National Newspaper Week 2019: Think First

On Nov. 5, Liberty voters will have only one measure on the ballot. This measure is not a product of lobbyists, investors or outside interests, but rather a determined and mindful group of local Liberty citizens. It attempts to restrict the number of predatory lending businesses in the city limits by instituting a ratio of one such business per 15,000 residents and increasing the cost of a business license for such lenders from $50 to $5,000, with money going to enforcement of existing law that they educate their customers.

From beginning to end, this initiative has been a product of a group of Northland residents who believe community is what you make it and its laws should reflect that.

The idea behind the initiative started at the annual celebration of the legacy of Dr. Martin Luther King Jr. at William Jewell College. The Rev. Susan McCann challenged AJ and Teresa Byrd, her fellow board members on the Clay County African American Legacy, Inc., along with Seft Hunter of Communities Creating Opportunity to find ways to not only start a larger conversation about the impact of racism in the Northland, but also create a “boots on the ground” group focused on the idea that honor requires action.

In 2015, the Northland Justice Coalition started hosting a forum on race relations in the area. The momentum from those conversations led to a series of four monthly discussions in Liberty in 2018 titled “Troubling the Waters: A Discussion of Race Relations in the Northland.”

The Northland Justice Coalition aims to address issues that disproportionately affect the most vulnerable members of our communities, including minorities, women and the working poor. Predatory lending is just such an issue. These businesses trap borrowers in a debilitating debt cycle, and lenient state laws allow them to charge up to 1,950% APR, which is tantamount to usury, or lending money at an unreasonably high rate.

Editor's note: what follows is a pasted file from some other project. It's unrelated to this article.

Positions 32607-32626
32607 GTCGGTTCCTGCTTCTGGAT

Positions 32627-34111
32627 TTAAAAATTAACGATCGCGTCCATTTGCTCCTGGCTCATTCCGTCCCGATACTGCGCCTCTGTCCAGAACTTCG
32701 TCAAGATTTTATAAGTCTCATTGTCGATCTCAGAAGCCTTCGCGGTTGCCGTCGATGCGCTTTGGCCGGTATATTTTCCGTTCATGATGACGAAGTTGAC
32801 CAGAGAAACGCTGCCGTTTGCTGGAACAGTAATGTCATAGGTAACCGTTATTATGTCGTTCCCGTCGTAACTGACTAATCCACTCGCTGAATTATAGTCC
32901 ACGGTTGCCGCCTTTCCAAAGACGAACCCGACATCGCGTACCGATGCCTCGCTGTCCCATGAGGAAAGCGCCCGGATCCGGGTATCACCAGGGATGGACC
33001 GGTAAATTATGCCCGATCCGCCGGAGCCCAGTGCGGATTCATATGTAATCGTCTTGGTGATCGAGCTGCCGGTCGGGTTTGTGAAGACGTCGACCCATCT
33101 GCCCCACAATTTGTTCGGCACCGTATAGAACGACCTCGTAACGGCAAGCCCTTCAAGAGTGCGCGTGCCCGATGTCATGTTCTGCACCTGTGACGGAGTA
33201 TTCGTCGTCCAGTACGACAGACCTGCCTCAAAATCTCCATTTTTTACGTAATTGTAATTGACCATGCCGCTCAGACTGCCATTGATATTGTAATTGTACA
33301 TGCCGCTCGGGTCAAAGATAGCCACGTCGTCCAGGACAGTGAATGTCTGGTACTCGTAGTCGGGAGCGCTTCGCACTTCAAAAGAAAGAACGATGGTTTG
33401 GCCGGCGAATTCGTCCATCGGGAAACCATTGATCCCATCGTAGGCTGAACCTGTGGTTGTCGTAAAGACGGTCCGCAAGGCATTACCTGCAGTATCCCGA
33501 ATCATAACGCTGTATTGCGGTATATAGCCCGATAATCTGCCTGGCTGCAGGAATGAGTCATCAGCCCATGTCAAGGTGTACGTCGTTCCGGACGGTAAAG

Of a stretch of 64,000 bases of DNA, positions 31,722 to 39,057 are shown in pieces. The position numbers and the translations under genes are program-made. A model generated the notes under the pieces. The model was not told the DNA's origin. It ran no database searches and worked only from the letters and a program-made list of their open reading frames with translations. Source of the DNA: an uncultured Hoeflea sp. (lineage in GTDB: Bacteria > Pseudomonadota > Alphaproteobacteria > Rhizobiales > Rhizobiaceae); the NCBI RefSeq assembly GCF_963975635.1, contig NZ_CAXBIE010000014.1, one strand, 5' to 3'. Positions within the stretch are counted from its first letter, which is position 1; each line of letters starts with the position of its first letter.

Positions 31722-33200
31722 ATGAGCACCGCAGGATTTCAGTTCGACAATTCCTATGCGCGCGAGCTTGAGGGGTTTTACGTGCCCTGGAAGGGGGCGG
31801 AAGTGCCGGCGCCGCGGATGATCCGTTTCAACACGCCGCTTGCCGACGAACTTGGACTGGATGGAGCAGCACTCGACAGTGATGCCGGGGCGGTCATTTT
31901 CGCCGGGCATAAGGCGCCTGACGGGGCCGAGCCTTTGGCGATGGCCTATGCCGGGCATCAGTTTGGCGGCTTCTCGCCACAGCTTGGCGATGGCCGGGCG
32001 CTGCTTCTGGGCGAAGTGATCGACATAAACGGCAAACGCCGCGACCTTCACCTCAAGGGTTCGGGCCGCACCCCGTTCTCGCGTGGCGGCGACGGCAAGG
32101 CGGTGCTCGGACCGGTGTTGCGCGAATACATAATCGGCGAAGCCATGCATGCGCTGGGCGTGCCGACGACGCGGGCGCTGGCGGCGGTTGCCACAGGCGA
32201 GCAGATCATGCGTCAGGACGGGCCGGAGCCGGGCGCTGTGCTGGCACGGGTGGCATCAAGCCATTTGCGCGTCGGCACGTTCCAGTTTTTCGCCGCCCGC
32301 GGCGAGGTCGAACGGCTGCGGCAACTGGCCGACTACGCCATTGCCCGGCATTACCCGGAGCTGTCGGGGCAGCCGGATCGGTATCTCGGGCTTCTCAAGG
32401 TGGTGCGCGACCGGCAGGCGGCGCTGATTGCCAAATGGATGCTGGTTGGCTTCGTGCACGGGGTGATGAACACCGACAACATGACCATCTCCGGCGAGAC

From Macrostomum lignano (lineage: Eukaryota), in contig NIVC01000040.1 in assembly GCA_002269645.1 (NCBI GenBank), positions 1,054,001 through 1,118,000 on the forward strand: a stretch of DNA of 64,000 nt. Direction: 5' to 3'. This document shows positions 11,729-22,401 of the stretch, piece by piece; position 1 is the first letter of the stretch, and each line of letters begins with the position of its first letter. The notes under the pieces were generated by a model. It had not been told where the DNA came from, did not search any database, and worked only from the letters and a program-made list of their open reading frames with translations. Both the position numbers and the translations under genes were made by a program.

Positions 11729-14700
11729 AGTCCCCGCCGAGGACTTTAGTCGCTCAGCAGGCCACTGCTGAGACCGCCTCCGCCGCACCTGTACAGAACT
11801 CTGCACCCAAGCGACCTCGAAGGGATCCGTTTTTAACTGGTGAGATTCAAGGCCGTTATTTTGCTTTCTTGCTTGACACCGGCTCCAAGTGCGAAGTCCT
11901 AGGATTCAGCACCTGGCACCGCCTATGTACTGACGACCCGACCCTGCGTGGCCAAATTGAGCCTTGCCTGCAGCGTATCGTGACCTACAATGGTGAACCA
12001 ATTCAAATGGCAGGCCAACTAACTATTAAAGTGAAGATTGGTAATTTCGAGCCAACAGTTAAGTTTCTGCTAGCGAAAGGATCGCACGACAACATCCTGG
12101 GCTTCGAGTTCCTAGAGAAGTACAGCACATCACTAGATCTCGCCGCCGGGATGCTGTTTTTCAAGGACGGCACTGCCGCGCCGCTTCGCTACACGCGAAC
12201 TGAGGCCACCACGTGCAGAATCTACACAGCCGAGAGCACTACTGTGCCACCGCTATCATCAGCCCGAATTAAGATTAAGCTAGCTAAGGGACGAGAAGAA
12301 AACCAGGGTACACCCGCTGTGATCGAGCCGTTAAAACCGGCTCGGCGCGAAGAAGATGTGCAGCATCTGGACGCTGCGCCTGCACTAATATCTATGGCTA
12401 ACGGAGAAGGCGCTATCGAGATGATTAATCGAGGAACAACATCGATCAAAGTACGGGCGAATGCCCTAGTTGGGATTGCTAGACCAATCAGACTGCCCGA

The Northland Justice Coalition believes that our community has a responsibility to set ethical standards that serve people at every socio-economic level. This is not a partisan issue. It’s a moral one, and we have an obligation to put people over profit.

We started mostly from scratch. We looked to see how other communities passed similar laws. We reached out to lawyers, city workers and community leaders who worked with us to draft a measure specific to Liberty. We developed an initiative petition and information cards, went to local churches and polling places and collected enough signatures — 1,270 — to put this measure on the ballot.

We presented the measure to the City Council and got unanimous approval.

You’ll see us in the coming days, out in the community, encouraging you to vote. I hope you will vote for this measure. You have an opportunity to take part in a real example of government of, by and for the people right here in Liberty.

Oct. 6 to 12, 2019 was National Newspaper Week. In honor of the week, the Courier-Tribune is publishing columns on the five freedoms afforded Americans under the First Amendment throughout October. Abby Zavos is a member of the Northland Justice Coalition, which petitioned Liberty to change its city’s ordinances regarding payday loans, resulting in a forthcoming a ballot question for voters to decide.

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